Sitting beside him with the baby on her lap, she told him in more detail about the weeks since they had last seen each other in Pensacola. Luke stopped her now and then to ask a question.

  “And Savard’s brother, the one who—” he gestured at his own bandaged head. “It was his idea, how to get you away from the Poiterins?”

  Jennet said, “It was his doing, from beginning to end.” And then she gave him a small smile, one of the few she had been able to produce during the telling of the story. “So you see you will have to forgive him for last night.”

  “Aye,” Luke said. “I suppose I will.”

  When she was done he understood three things very clearly. The first was that the debt they owed the Savards, most especially Ben Savard, was so large that he would never be able to repay it. The second was that they could not impose on their hospitality much longer, and the last: that they had nowhere to go. He couldn’t even go out on the street, for fear that Poiterin might see him. What he needed, he realized, was a lawyer he could trust, one who would tell him whether the Poiterins’ claims had any chance of being honored in court. Something to ask Savard about, when they could talk.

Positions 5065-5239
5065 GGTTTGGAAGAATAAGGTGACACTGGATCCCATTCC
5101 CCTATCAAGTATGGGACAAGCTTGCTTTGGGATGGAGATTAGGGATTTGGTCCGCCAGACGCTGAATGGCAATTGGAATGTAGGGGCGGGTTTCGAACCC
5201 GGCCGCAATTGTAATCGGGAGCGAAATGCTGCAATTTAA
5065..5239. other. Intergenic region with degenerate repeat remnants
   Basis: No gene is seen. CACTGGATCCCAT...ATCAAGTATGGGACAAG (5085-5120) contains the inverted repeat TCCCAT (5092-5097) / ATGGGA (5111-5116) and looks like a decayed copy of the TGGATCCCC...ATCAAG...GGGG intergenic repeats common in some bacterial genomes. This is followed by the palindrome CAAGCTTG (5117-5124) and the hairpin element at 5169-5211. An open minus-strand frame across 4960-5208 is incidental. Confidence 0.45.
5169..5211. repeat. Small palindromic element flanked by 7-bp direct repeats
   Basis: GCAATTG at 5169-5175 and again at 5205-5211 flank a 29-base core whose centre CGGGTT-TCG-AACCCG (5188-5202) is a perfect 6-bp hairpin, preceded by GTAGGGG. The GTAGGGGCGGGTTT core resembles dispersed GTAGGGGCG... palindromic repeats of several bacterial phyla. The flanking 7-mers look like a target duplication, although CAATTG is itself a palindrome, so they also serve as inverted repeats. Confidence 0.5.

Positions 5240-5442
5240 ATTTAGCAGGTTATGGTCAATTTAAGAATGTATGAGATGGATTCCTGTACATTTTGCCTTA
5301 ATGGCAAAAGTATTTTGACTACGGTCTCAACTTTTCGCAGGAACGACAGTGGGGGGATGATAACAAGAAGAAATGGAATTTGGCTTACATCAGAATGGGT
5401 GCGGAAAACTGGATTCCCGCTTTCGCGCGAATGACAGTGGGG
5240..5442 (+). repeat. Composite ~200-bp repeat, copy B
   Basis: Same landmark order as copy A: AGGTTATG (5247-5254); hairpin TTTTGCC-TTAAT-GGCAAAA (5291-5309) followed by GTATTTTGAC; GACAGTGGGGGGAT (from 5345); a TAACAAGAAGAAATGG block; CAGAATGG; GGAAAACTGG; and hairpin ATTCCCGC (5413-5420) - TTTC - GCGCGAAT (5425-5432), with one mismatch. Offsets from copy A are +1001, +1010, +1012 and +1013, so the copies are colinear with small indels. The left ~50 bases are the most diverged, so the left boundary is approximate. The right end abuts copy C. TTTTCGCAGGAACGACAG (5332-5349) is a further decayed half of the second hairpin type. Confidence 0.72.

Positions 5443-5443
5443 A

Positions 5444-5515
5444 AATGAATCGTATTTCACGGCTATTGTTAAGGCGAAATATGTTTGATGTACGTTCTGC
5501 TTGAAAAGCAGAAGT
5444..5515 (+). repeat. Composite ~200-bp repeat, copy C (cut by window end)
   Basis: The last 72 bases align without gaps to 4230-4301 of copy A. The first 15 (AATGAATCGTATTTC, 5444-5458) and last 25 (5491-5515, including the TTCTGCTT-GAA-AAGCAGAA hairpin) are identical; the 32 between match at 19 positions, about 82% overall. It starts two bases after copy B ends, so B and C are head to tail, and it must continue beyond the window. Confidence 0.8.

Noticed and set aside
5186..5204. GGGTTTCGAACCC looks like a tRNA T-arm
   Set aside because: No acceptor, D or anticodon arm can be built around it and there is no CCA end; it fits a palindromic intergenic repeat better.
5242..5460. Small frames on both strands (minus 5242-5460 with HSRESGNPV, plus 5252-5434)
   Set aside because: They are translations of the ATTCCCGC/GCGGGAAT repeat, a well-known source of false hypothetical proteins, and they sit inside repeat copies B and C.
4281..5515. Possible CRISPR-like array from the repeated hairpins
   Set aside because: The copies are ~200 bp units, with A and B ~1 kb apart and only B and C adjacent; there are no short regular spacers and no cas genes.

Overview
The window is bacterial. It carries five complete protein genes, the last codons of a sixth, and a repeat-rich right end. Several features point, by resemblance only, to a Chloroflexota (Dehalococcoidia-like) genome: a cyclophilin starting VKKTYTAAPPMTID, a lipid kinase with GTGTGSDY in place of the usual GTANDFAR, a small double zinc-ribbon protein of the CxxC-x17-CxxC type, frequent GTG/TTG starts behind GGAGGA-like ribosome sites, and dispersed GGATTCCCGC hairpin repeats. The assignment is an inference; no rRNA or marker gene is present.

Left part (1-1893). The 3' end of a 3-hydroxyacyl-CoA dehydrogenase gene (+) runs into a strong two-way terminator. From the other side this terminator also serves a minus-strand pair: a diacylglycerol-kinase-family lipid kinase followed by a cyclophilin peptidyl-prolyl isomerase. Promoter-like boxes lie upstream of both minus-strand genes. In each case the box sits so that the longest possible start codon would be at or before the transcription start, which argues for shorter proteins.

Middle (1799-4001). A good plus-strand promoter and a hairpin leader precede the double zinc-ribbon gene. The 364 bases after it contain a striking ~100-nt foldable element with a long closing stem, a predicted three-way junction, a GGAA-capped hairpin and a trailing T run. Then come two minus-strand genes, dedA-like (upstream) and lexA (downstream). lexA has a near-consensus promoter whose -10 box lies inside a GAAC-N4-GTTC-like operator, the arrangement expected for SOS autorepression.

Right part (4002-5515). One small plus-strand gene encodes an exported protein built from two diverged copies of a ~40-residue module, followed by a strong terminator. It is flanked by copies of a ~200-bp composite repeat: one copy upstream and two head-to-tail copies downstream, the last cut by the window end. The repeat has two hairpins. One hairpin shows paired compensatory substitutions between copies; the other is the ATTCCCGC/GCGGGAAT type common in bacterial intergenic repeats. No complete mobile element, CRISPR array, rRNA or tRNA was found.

The rest of the first afternoon passed in relative solitude. Luke still had his own story to tell, but Jennet didn’t seem in a hurry to hear it. It was a relief to simply sit together with the boy between them.

  Their son. A vigorous, healthy child of almost eight months. A being with a surfeit of personality. If Jennet put him down on the floor he crawled away at high speed, his mouth set in a determined line. Caught up and tickled, he opened his mouth wide to show four white teeth. He had an infectious belly laugh, and when presented with anything he had never seen before—a quill, a shoe buckle, a stranger’s hand, a newspaper—he would turn it over once or twice in his hands, his gaze as serious as any banker’s, and then put it in his mouth to see if it might be edible.